Class I, marked crowding in both dental arches
Extraction of four first premolars, no appliances
Female: 10 years, 0 months to 32 years, 6 months
A girl aged just 10 years, exhibiting neutro-occlusion and neutro-relation, had severe crowding in the canine-premolar regions of all quadrants. She had a round face and a mild degree of double protrusion, which meant that her mouth was situated somewhat ventrally relative to the rest of her face. All first premolars and permanent canines except that on the upper right had emerged. In the mandible, the space for the second premolars had almost completely vanished due to the premature loss of their predecessors. It was thought from the evidence of radiographs that the crowns of these premolars were hypoplastic (Fig 5.14). In the maxilla, the permanent left canine had emerged outside the dental arch and that on the right was likely to do the same. In the mandibular arch an arch length discrepancy (ALD) of —12 mm had been measured, with one of -7 mm in the maxillary arch. The midline of the mandibular arch was displaced 2 mm to the right of that of the maxilla: the overjet was 4 mm (Figs 5.1 and 5.2).
Fig 5-1 and 5-2 A girl aged 10 y, 0 mo, with class I anomaly and marked crowding. In the mandible, the crowding is in the regions of the second premolars; in the maxilla in the canine regions. Premature loss of the deciduous molars in the mandible had led to mesial migration and tipping of the first permanent molars and early emergence of the second ones. There is insufficient room for the maxillary second molars; the posterior section of the apical area is still too small for them.31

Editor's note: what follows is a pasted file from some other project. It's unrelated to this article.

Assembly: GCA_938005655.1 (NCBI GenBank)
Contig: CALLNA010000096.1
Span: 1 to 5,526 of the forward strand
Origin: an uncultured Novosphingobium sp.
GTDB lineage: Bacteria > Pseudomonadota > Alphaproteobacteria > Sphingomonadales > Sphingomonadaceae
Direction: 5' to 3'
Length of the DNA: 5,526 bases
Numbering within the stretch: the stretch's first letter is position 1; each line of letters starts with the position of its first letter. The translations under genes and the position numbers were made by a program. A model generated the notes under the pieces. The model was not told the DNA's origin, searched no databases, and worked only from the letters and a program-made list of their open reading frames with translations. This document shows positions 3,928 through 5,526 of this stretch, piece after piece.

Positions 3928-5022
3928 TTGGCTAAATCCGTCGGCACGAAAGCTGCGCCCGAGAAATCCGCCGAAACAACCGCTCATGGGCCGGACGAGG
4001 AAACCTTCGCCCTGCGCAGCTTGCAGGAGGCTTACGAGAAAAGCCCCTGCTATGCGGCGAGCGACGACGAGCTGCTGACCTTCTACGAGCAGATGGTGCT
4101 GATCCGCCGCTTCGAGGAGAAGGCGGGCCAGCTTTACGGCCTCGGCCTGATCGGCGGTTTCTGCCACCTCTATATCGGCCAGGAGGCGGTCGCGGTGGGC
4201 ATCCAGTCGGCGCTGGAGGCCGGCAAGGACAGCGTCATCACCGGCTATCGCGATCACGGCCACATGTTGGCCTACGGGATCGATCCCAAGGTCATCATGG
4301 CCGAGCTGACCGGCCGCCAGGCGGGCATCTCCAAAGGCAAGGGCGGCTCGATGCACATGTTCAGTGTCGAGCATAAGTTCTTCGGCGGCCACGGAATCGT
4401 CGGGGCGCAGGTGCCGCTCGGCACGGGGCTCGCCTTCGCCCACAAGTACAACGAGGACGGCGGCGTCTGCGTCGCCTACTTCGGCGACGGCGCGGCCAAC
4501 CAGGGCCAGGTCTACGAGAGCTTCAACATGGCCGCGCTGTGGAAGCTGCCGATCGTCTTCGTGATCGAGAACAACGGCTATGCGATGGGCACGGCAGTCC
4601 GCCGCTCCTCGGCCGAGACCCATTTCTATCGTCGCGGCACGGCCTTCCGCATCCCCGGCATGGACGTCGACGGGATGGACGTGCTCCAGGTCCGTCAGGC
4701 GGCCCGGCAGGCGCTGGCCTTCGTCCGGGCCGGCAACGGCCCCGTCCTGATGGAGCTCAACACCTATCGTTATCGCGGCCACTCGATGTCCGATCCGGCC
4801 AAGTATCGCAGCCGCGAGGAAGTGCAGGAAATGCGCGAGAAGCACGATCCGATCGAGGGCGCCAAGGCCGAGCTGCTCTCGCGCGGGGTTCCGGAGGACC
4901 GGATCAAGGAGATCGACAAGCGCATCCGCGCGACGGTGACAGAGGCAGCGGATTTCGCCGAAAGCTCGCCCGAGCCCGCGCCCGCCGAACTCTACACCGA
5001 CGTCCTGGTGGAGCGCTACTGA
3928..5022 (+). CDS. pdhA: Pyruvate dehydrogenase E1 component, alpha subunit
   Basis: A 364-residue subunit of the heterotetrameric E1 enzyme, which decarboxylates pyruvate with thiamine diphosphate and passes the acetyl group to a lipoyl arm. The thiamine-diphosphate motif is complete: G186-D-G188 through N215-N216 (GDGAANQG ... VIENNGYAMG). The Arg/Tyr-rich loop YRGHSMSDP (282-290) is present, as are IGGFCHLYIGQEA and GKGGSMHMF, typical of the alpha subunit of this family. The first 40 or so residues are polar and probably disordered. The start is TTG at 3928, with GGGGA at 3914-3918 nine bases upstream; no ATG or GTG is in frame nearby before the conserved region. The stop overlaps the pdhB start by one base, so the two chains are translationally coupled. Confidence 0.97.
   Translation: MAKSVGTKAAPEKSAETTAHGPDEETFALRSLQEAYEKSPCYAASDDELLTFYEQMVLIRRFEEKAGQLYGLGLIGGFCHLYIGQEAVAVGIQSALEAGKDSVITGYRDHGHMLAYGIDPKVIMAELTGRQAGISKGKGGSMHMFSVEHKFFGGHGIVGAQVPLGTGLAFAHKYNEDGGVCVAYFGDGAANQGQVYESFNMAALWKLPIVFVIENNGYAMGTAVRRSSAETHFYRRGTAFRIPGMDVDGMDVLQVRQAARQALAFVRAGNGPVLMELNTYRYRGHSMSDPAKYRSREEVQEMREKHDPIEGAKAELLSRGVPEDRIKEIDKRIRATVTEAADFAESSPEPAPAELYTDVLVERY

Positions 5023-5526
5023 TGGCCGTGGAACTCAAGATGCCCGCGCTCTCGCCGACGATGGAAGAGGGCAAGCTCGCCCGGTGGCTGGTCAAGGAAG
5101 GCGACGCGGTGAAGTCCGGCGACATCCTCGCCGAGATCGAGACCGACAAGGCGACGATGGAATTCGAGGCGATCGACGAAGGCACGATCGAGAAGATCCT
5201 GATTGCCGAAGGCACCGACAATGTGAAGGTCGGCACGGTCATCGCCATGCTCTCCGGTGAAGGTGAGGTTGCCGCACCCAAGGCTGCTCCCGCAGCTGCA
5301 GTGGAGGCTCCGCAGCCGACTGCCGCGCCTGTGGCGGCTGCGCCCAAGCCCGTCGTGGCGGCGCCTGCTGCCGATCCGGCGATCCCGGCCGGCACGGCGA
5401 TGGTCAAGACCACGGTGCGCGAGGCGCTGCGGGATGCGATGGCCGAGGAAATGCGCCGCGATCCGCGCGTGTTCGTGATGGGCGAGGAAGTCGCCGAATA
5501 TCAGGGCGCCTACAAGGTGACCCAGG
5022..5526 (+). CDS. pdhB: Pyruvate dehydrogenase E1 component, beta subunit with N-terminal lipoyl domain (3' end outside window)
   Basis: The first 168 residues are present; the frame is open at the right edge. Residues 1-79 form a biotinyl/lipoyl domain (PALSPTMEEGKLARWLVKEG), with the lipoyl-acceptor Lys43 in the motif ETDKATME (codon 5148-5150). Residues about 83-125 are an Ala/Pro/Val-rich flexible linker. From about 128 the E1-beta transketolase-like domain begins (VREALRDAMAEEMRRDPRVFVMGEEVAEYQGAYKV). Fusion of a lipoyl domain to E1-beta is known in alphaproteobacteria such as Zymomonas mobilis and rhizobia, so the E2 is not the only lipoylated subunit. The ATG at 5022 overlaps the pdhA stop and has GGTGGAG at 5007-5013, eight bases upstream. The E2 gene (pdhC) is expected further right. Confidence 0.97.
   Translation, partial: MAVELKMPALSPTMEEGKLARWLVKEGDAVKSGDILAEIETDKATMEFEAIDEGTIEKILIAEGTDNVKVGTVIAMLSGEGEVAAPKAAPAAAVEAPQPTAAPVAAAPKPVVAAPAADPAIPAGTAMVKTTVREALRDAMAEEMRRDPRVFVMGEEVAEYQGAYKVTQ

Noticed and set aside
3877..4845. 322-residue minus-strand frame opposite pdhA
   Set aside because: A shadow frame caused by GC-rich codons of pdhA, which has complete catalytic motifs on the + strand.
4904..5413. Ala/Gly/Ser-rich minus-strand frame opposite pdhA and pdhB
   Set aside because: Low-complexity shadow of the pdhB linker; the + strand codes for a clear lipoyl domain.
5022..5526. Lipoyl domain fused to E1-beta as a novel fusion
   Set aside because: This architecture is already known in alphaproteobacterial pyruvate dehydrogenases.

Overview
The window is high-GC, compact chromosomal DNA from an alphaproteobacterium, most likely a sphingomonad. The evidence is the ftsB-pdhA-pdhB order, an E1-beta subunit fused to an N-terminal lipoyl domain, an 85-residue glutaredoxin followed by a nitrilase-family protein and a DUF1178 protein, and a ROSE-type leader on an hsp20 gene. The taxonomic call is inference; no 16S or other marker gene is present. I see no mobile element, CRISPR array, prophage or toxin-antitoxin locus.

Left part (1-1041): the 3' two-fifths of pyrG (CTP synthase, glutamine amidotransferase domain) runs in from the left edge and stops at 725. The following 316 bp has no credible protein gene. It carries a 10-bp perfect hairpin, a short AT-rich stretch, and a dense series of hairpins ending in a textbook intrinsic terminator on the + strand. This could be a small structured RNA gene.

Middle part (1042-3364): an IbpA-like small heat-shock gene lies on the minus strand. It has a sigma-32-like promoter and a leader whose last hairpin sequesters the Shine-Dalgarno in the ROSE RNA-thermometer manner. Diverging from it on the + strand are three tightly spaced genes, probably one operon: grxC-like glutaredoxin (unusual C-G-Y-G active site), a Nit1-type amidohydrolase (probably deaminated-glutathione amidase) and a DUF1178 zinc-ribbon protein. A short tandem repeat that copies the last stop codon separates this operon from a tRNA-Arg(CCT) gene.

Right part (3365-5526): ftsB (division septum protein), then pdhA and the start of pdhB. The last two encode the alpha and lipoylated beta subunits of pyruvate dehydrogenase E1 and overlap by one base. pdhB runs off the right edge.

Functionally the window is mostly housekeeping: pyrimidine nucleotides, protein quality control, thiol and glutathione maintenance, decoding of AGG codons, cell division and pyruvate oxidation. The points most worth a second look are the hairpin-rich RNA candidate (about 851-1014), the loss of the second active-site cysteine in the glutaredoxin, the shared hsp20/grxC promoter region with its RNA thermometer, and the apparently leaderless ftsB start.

In view of the crowding in the canine-premolar regions combined with the mild double protrusion, it seemed obvious to remove a premolar from each quadrant. In the maxilla, the choice of extraction was influenced by the marked mesial angulation of the permanent canines. It could be expected that after extraction of the first premolars, the canines would spontaneously upright to distal.
The assumed inferior quality of the mandibular second premolars and the fact that the first premolars in that region had emerged favorably seemed to call for the sacrifice of the as yet unerupted second premolars. Against this was the fact that the crowns of the first premolars were small and not of optimal functional shape. Therefore extraction of the first premolars in the mandible also was preferred, bearing in mind too that the surgical removal of the second premolars could lead to a permanently undesirable effect on the bone support of the adjacent teeth. Although there was only a slight chance that the second premolars might not erupt further, it was decided to monitor this aspect by obtaining radiographs at a later stage. It was hoped that the eruption of the second premolars would lead to uprighting of the mandibular first permanent molars.
At the age of 10 years 1 month, both maxillary first premolars were extracted. Eight months later, when it was established radiographically that the mandibular second premolars had erupted further, the mandibular first premolars were removed. Subsequently the development of the dentition proceeded very well (Figs 5.3 to 5.8 and 5.14).
Fig 5-3 At the age of 10 y, 5 mo, four months after extraction of the maxillary first premolars, the canines in the maxilla have gone distally and palatally; they have almost filled the extraction spaces. The first premolars in the mandible were extracted at the age of 10 y, 9 mo, when it was seen that the mandibular second premolars continued to erupt.
Fig 5-4 At 11 y, 1 mo, the maxillary second permanent molars have emerged and the canines are in good alignment. In the mandible, the removal of the first premolars has provided sufficient room for the second premolars to emerge.